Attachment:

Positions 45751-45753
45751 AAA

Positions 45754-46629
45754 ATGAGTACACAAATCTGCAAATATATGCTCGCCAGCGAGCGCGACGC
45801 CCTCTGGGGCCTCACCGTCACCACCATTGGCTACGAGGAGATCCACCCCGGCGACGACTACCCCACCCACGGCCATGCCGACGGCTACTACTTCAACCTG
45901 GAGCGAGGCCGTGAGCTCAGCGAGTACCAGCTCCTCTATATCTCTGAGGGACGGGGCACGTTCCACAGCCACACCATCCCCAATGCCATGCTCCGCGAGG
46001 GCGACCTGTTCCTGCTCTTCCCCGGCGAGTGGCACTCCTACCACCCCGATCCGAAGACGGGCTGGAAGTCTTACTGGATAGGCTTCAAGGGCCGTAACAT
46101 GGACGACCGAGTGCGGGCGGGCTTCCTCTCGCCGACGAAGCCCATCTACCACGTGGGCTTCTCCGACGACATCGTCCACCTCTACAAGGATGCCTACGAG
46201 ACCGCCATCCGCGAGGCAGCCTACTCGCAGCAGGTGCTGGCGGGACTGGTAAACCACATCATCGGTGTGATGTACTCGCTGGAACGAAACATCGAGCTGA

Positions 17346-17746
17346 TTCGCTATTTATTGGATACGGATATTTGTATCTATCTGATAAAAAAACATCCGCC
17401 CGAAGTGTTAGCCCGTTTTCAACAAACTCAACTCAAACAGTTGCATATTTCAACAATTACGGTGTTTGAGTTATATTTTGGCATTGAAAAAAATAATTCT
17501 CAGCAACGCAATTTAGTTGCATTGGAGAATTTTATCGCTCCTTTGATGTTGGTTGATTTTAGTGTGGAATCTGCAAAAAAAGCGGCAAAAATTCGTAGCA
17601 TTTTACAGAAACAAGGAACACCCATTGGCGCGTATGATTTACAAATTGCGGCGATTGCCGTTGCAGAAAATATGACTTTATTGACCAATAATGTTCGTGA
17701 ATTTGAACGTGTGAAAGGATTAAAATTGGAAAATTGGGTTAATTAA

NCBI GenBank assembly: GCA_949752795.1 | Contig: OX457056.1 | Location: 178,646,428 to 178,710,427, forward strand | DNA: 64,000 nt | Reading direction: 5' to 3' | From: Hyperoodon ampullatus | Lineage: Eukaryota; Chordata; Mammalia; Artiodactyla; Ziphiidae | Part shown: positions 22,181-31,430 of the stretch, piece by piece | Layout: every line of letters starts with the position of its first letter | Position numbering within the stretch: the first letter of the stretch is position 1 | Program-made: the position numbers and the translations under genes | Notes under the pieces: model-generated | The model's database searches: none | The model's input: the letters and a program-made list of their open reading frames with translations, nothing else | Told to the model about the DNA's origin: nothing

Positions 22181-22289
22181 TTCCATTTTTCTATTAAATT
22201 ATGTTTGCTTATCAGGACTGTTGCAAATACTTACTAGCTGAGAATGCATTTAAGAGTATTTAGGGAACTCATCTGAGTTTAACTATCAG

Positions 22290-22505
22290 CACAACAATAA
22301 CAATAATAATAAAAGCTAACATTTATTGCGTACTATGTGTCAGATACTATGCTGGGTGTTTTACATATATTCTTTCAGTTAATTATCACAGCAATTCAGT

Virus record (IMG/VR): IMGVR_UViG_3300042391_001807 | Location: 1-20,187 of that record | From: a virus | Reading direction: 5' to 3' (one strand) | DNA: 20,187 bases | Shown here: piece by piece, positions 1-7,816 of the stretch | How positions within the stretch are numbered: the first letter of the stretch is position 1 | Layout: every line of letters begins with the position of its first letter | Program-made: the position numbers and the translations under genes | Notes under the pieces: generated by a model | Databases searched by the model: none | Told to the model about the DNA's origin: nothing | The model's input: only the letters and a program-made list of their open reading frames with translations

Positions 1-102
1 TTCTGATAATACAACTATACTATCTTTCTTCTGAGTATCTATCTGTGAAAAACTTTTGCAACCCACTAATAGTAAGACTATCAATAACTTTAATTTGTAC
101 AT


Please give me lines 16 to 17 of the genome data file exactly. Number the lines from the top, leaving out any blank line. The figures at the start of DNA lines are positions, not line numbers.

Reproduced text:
NCBI GenBank assembly: GCA_949752795.1 | Contig: OX457056.1 | Location: 178,646,428 to 178,710,427, forward strand | DNA: 64,000 nt | Reading direction: 5' to 3' | From: Hyperoodon ampullatus | Lineage: Eukaryota; Chordata; Mammalia; Artiodactyla; Ziphiidae | Part shown: positions 22,181-31,430 of the stretch, piece by piece | Layout: every line of letters starts with the position of its first letter | Position numbering within the stretch: the first letter of the stretch is position 1 | Program-made: the position numbers and the translations under genes | Notes under the pieces: model-generated | The model's database searches: none | The model's input: the letters and a program-made list of their open reading frames with translations, nothing else | Told to the model about the DNA's origin: nothing

Positions 22181-22289